The Pitted Ware culture (ca 3200 BC– ca 2300 BC) was a neolithic Hunter-gatherer culture in southern Scandinavia, mainly along the coasts of Svealand, Götaland, Åland, north-eastern Denmark and southern Norway. It was first contemporary and overlapping with the agricultural Funnelbeaker culture, and later with the agricultural Corded Ware culture.
The culture has been named after the ornamentation of its pottery, which is usually round pits and horizontal lines. The vessels are uniform and have usually pointed bottoms in order to facilitate positioning in the soil or on the hearth. Their height varies from only a few cm to 40. The settlements on the Swedish east coast have produced large quantities of pottery. At Fagervik on Bråviken in Östergötland archaeologists have found 170 000 shards, but few flint objects. The pottery from Fagervik have provided a chronology with five phases. Fagervik 1 represents pottery from the Funnel Beaker culture while Fagervik 2-4 represents Pitted Ware pottery, Fagervik 3 and 4 are considered typical Pitted Ware pottery. Fagervik 4 is usually very porous because the clay was tempered with limestone. Fagervik 5 contains pottery from the Corded Ware culture.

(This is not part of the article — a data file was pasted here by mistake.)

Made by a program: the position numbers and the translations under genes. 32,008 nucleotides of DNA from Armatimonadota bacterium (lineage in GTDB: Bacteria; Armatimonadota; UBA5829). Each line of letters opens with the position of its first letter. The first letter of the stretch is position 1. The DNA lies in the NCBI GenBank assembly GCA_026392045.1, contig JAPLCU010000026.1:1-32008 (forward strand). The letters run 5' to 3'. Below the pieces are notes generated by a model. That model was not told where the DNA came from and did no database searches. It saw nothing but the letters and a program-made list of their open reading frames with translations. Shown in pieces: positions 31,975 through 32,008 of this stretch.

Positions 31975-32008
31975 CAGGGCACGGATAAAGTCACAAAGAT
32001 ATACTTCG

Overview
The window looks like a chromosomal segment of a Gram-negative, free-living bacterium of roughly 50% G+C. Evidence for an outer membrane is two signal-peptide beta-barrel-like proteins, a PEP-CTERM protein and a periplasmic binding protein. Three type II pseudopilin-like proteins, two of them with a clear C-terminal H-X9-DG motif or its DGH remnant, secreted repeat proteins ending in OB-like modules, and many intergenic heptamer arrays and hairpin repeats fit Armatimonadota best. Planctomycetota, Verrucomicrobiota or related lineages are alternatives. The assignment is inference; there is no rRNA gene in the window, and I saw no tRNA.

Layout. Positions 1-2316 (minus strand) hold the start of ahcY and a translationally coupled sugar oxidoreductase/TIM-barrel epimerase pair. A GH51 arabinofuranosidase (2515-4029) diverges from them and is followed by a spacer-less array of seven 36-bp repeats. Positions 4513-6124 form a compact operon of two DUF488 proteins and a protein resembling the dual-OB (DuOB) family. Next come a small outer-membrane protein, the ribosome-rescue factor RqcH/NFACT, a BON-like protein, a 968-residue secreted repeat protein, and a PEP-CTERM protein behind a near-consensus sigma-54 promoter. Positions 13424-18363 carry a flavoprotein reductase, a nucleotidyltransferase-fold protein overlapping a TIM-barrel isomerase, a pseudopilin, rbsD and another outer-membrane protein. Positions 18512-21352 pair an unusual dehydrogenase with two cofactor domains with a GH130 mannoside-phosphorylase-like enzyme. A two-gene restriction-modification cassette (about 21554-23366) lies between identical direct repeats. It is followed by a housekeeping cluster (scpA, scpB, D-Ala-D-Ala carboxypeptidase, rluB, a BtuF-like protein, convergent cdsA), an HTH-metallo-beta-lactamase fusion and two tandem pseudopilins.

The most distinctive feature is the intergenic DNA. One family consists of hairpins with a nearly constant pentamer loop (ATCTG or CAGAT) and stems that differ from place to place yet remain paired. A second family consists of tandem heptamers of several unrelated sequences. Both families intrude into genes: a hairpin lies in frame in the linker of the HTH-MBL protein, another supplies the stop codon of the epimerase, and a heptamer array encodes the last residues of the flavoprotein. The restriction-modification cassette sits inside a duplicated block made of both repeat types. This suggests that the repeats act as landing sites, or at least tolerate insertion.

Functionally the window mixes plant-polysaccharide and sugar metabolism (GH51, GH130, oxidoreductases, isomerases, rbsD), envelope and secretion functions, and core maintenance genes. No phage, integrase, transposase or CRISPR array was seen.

Tanged arrow heads made from blades of flintstone are abundant on Scandinavia's west coast, while pottery is sparse. The culture was consequently less homogeneous than the contemporary and overlapping agricultural cultures.
Its array of tools and weapons is largely borrowed from the Funnelbeaker and the Corded Ware cultures, while these cultures stayed very conservative with their own. The characteristic pottery is probably based on that of the Funnelbeaker culture, but what was unique for the Pitted Ware culture were the small clay figurines of animals.
The unique Alvastra Pile Dwelling in south-western Östergötland belongs to the Pitted Ware culture when the pottery is concerned, but to the Funnelbeaker culture in tools and weapons. Hunting and gathering in combination with agriculture and animal husbandry points to a mixed economy, a combination which was probably common in southern Scandinavia at the time.